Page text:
"The irony is that the New Jersey Supreme Court justices guaranteed rights for gays in New Jersey but they helped deprive gays of their rights in a lot of other states. One wonders if they appreciate that irony. The timing of this decision is just unbelievable."

The timing of the decision shouldn't matter. This is a matter of principle. People need to wake up and stand up for what they truly believe and for what is right.

Update II: Lawyer Eugene Volokh says this ruling is evidence of the "slippery slope":
One can condemn this slippery-slope effect, or praise it. (I support same-sex marriages and civil unions as a policy matter (see PDF page 37), but I don't think that state courts should mandate them as a constitutional matter.) But I think that one can't dismiss the possibility that slippery slope effects, good or bad, are indeed present here, and can be present in similar contexts. And this is so even when, as a purely logical matter, the initial steps (employment discrimination bans, domestic partnership laws, hate crimes laws, and the like) are eminently distinguishable from the final step (same-sex civil unions).
From John Hawkins at Right Wing News:
If you want to know why it makes sense to push for Constitutional Amendments designed to block gay marriage on the state and federal level, this case is a perfect example. When you have judges acting in this fashion, like a super legislature that can make any law they wish without regard to what the people or their elected representatives want, you can try to appeal their rulings or stop them by electing conservatives who'll promise to put originalist judges on the bench. However, in cases like this, constitutional amendments are the only effective way to prevent these power mad judges from running roughshod over the wants and desires of the American people.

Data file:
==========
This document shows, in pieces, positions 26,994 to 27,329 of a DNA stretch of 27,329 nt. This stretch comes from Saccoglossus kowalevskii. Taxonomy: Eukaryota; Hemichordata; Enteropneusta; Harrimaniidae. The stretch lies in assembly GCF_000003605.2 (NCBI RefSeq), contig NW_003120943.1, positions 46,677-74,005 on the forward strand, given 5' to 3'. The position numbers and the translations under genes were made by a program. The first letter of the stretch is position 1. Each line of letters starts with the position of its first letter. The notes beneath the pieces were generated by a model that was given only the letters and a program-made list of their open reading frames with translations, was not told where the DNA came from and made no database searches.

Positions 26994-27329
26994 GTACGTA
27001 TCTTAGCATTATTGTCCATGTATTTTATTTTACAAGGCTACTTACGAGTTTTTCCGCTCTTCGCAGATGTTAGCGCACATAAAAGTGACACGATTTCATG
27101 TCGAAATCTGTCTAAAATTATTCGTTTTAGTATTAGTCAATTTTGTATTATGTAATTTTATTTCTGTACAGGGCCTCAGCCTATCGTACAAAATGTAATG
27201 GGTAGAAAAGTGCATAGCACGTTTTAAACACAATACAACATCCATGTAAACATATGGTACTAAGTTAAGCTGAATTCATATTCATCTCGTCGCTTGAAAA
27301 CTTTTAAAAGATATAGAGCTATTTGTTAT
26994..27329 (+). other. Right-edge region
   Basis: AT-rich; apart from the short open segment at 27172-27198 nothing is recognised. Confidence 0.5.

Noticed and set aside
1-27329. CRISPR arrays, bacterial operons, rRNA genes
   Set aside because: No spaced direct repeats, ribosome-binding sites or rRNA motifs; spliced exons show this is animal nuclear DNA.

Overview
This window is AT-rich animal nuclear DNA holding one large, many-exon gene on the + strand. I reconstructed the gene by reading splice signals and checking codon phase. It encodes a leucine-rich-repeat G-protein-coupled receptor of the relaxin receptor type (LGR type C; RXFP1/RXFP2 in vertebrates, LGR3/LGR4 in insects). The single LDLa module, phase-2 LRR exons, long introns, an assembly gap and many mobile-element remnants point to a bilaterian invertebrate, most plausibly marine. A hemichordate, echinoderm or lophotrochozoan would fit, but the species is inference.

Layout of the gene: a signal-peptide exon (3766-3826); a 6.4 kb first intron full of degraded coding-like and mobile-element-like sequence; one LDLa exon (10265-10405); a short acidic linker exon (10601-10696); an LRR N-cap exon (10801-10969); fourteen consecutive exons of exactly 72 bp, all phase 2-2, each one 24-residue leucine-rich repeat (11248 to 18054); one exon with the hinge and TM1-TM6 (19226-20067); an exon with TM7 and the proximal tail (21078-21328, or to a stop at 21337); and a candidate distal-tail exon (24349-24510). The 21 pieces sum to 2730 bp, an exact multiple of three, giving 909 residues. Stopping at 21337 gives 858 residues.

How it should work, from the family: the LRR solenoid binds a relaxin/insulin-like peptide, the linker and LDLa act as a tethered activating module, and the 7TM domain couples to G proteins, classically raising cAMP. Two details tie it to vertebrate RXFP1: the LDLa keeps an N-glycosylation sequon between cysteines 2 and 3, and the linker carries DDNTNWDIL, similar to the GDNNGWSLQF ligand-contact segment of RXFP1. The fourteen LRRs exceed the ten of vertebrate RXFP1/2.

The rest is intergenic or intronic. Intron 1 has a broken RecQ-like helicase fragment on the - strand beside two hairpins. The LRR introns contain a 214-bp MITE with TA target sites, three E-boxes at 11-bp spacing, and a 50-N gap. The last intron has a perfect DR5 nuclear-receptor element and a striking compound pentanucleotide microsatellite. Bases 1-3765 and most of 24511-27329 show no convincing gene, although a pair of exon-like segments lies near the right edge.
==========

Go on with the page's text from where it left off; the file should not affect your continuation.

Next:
Ace says this:
By the way... If you think a mere state-constitutional ban against gay marriage protects you from the courts imposing this on you, think again.

Liberal courts have several times invalidated parts of their own state constitutions in finding in favor of liberal policies.

As Nevadans, who had a constitutional provision forbidding tax increases without supermajority legislative support. Not so fast, said the Nevada Supreme Court -- the constitution's preamble says the state will fund education and such, and that means it has to spend money -- a lot more money -- and that invaldiates the specific mandate against raising taxes with anything less than a supermajority. The general, "We the people" preamble trumps the specific constitutional provision in this case.